Erik and I went for a benefit motorcycle ride yesterday, before today’s blistering heat (thank goodness!). It was the Alzheimer’s Ride for the Mind and, in my rough estimate, about 100 motorcycles showed up at the Buckman Bank Tavern to take part.
Hubby recently purchased a new-to-him Harley Davidson, having gone many years without riding due to a back injury. Prior to that, he had a Honda Shadow Ace 1100 Tourer and we used to take that on rides, including benefit rides. In fact, we’ve done the Alzheimer’s Ride for the Mind before. My Grandma Florence had Alzheimer’s, so it’s a cause with personal meaning for me.
Having missed many years of benefit rides, I was surprised to see that this year’s Alzheimer’s ride also included ATVs and other off-road vehicles, which was a pretty cool addition. I believe those riders had a different route to follow on the ride because they weren’t in our lineup of motorcycles.
There is nothing more impressive than lining up among 100 motorcycles (and 2 scooters!) and rumbling out of town, watching people come out of their houses to see what the commotion is about and to wave.
According to the organizers’ Facebook page, 187 people registered to ride. That would include all the motorcyclists and their passengers, along with all the folks on/in off-road vehicles.
For benefit rides such as this one, it is common for cycles to have a beginning point and two stops along the way, ending back at the beginning. Usually, the stops are bars in small towns and the routes are in the country, away from areas with heavy traffic. Organizers will station bikers along crossroads to stop traffic and allow the long column of motorcycles through. It would not be fun to be in a car and get stuck in the middle of such a ride.
This year’s ride could have used better organization. Normally, benefit rides will have a lead cycle with a large flag to get the entire group going. There is often an end cycle with a flag to follow along in case there are problems. Without a lead flag cycle, no one knew when we were starting and the ride started later than we expected. The distance between our stops was longer than we have experienced in the past, as well. Plus, our stops at the bars along the way were longer than normal. While drinking is common in motorcycle culture, it’s risky to allow people to have too many alcoholic drinks during a ride. Keeping stops short helps prevent this. Most of motorcyclists left the ride before returning to Buckman, including us, due to the length of the ride and stops.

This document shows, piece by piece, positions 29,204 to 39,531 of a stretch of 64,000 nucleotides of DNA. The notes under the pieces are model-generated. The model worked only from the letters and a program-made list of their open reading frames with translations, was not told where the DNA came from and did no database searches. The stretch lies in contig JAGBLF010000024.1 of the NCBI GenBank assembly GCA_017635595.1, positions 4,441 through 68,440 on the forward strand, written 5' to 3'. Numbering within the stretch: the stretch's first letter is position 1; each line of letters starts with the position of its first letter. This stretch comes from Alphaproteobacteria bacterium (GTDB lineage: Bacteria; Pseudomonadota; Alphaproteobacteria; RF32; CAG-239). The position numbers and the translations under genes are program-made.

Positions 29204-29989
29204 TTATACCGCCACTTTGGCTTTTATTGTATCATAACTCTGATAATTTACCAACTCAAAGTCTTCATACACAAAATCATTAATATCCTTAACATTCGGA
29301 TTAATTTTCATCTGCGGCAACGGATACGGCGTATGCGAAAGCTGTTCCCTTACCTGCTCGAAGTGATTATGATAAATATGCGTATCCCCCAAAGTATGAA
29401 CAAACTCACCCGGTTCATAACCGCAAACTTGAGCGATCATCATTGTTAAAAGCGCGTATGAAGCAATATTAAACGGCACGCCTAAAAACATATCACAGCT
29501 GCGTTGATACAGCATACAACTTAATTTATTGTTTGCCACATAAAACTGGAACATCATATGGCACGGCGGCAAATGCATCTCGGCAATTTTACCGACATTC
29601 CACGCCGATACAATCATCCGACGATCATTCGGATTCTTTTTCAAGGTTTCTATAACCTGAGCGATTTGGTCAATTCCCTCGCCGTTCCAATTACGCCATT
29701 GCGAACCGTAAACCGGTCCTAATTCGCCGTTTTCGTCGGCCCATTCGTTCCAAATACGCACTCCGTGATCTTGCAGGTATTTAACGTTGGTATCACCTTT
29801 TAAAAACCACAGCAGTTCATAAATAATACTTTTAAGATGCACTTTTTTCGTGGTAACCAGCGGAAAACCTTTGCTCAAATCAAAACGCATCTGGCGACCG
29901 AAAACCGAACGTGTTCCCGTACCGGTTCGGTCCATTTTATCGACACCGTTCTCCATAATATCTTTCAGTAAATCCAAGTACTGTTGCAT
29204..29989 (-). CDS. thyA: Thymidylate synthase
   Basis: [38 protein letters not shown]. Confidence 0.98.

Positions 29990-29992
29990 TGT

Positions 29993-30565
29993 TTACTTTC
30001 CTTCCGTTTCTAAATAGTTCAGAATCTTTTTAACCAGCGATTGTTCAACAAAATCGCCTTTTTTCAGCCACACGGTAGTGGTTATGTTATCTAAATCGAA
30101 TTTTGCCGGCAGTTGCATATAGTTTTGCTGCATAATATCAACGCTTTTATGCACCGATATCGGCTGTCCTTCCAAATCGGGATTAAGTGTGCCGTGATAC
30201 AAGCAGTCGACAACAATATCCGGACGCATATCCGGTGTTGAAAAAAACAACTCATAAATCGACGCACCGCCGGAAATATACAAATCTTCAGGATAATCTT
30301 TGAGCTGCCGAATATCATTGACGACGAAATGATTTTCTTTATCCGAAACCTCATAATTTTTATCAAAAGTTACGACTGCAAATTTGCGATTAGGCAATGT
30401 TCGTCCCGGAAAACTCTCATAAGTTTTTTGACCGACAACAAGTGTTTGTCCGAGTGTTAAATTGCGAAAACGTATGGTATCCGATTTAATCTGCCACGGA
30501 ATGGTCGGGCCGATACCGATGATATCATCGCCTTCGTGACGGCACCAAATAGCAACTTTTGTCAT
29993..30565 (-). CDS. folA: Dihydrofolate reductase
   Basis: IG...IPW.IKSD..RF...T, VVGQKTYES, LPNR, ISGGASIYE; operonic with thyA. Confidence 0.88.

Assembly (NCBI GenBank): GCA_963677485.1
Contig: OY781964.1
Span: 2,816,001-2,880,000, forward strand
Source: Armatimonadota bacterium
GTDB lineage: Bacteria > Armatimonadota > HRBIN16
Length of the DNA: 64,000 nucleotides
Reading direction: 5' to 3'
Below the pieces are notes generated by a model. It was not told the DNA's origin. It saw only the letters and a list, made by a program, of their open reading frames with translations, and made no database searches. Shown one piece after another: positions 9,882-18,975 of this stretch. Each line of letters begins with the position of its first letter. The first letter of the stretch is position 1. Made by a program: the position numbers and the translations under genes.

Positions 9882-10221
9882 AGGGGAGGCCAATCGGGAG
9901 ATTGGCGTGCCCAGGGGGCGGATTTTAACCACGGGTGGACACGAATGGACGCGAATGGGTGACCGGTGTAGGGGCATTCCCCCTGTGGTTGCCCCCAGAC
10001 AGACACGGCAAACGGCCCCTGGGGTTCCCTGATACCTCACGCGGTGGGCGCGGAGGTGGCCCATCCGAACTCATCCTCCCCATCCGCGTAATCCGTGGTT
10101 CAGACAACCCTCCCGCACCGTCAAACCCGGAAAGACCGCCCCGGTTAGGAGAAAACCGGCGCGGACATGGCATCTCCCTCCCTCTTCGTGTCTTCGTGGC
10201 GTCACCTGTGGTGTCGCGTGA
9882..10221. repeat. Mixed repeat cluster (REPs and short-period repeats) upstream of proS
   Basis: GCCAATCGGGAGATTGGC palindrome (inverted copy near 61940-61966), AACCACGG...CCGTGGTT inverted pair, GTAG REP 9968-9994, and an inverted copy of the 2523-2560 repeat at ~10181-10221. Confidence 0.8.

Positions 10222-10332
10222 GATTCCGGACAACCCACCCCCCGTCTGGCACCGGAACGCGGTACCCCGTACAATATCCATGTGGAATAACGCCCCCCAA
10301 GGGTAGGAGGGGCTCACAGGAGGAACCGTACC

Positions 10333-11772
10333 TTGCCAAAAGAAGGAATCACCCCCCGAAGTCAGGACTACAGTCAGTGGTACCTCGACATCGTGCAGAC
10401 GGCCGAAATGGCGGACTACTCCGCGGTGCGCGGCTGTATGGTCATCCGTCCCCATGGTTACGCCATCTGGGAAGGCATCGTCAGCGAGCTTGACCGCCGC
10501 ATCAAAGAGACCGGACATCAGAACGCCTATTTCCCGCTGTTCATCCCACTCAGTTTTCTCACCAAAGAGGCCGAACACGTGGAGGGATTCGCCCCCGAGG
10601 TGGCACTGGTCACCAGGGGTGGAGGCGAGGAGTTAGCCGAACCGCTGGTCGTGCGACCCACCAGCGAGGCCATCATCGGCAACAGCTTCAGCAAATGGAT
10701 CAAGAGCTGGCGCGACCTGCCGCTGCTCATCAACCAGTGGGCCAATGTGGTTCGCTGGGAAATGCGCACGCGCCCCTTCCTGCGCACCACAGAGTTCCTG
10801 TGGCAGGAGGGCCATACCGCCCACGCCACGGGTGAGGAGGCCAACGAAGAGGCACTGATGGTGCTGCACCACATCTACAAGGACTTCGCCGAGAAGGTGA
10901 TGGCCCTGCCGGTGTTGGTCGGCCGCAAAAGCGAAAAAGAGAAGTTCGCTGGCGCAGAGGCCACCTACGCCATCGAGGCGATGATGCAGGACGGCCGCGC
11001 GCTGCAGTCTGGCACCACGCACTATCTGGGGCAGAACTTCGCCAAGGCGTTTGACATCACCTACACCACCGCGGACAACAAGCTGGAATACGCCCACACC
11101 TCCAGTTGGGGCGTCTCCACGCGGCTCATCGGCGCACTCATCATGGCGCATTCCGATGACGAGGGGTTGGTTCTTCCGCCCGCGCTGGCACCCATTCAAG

I suspect this ride was halted during the pandemic lockdowns, so organizers are having to get up to speed again and work out any kinks.
Having run a nonprofit, I was curious about what organization the money raised was going to. Was Alzheimer’s Ride for the Mind a formal nonprofit or was the group raising money for another nonprofit? When Erik and I registered, I asked whether Alzheimer’s Ride for the Mind was a nonprofit organization and got a vague affirmative response. Unfortunately, in doing a search on Guidestar, an organization that tracks the status of nonprofits, I can’t find any listing for “Alzheimer’s Ride for the Mind” or “Motorcycle Ride for the Mind,” or even “Ride for the Mind.” I also can’t find an organization by that name on the Minnesota Secretary of State’s website, where nonprofits and businesses are required to register. When I checked the website link on the Ride’s Facebook page, http://rideforthemind.com, I got a 404 Not Found error. I also tried searching for rideforthemind.org in case the link was typed in wrong, but that’s giving me a different kind of error message.
An article from 2015 on CARE – Community Action Respecting Elders, an organization based in Foley, MN, shows that Alzheimer’s Ride for the Mind donated $3,500 to the organization that year. CARE is registered with the Secretary of State’s Office and appears on Guidestar.
I do hope money raised from this year’s ride goes to a registered nonprofit, like CARE, and that next year the Ride’s organizers are more clear about where the money is going. If any of the Ride’s organizers read this post, please let me know in the comments which nonprofit(s) received funding. (If you let me know, I will update this post with the information.)
Before closing out this blog post, I want to point out something that warms this Pragmatic Historian’s heart.
The business where this year’s Ride for the Mind started was at Buckman Bank Tavern, as mentioned above. The tavern is in an old bank and there are two great nods to its history. One is on the business’s sign. Under the business name, it says, “Reinventing History.”
The other is a door cling that looks like the door to a bank vault.
Isn’t that a great use of history to appeal to customers?
Okay, two more photos and I’m calling it quits on this post.
Someone in Buckman has a sense of humor with this sign on a building across the street from the Buckman Bank Tavern. It reads, “Buckman Eyesore.”
One of the things I love about small rural towns in Minnesota is that they often have agricultural buildings in their main business district. Buckman has what appears to be a GIANT feed mill operation on main street.
I have a fondness for the architecture of feed mills because they make great photographic subjects. One is only a block from my house and I have taken more photos of it than I can count.
Over and out on today’s blog post.